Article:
53 Wiedemann L, Cornu JN, Haab E, Peyrat L, Beley S, Cathelineau X, et al. Transcorporal artificial urinary sphincter implantation as a salvage surgical procedure for challenging cases of male stress urinary incontinence: surgical technique and functional outcomes in a contemporary series. BJU Int. 2013; 112(8):1163-8.

54 Le Long E, Rebibo JD, Nouhaud FX, Grise P. Transcorporal artificial urinary sphincter in radiated and non-radiated compromised urethra. Assessment with a minimum 2 year follow-up. Int Braz J Urol. 2016; 42(3):494-500.
-5555 Magera JS Jr, Elliott DS. Tandem transcorporal artificial urinary sphincter cuff salvage technique: surgical description and results. J Urol. 2007; 177(3):1015-9; discussion 1019-20. The main reasons for exclusion were: studies aiming only to describe the surgical technique, a series of cases with a small number of patients included (n < 10), and a narrative review.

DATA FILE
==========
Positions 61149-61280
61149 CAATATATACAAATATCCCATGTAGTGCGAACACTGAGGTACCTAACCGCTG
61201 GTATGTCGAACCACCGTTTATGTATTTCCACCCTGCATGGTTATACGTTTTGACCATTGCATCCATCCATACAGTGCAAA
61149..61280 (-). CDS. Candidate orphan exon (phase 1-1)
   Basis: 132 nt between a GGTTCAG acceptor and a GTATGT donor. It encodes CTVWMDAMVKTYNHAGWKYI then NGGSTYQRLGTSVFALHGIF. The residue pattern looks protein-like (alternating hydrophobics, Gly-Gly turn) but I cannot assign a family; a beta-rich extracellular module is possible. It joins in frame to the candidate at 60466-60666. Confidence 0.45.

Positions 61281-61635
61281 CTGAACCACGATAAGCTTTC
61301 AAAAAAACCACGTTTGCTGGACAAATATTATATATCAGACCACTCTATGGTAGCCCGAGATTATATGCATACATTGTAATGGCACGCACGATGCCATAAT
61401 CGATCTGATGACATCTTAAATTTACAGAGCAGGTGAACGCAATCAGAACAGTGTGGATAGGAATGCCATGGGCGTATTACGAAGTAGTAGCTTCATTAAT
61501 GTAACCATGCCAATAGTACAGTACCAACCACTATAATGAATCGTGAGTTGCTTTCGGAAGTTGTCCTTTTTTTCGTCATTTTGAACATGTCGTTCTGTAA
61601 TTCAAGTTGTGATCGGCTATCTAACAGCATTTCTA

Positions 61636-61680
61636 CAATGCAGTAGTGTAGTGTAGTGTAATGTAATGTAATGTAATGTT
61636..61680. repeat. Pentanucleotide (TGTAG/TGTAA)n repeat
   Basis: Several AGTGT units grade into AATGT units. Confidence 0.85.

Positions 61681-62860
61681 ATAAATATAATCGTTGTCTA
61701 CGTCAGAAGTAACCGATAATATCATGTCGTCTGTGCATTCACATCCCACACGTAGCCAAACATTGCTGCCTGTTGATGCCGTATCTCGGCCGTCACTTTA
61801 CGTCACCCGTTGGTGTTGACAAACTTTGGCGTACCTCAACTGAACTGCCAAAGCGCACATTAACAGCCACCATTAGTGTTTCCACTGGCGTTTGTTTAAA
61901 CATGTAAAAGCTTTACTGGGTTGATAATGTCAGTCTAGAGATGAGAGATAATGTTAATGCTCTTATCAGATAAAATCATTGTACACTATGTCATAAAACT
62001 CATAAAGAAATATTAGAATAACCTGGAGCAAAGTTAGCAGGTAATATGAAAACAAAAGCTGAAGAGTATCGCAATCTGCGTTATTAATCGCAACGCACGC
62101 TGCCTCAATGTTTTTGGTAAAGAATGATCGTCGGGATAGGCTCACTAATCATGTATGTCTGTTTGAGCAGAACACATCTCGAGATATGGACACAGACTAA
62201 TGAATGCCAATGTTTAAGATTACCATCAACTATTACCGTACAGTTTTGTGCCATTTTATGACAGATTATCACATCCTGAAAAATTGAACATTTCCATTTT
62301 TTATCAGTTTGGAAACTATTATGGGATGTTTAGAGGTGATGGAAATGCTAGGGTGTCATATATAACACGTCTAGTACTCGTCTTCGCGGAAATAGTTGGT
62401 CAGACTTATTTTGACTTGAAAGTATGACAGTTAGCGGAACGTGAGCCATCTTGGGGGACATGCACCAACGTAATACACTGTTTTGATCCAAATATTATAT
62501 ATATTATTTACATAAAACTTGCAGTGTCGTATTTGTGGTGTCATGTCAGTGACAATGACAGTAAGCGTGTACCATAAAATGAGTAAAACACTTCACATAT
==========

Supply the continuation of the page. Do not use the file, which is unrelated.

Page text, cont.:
The transcorporal approach was introduced by Guralnick ML et al. in an effort to treat patients with previous urethral atrophy or erosion. In a before-and-after study, the results after transcorporal cuff placement were reviewed in 31 patients with an average follow-up of 17 months. A success rate of 84% (26 of 31 patients) was reported, defined as patients with no incontinence or occasional incontinence, requiring 0 to 1 pad per day. In addition, 25 of 26 patients surveyed were very satisfied with the outcome. It is noteworthy that seven of these patients had undergone primary double cuff placement. There were no cases of infection or erosion. Of the 31 patients, 27 had no preoperative erectile function, one had normal erections, one had partial erections with the intra-urethral drug delivery system and two had a penile prosthesis. Postoperative erectile function deteriorated in one patient and remained unchanged in the others.99 Guralnick ML, Miller E, Toh KL, Webster GD. Transcorporal artificial urinary sphincter cuff placement in cases requiring revision for erosion and urethral atrophy. J Urol. 2002; 167(5):2075-8; discussion 2079.(C)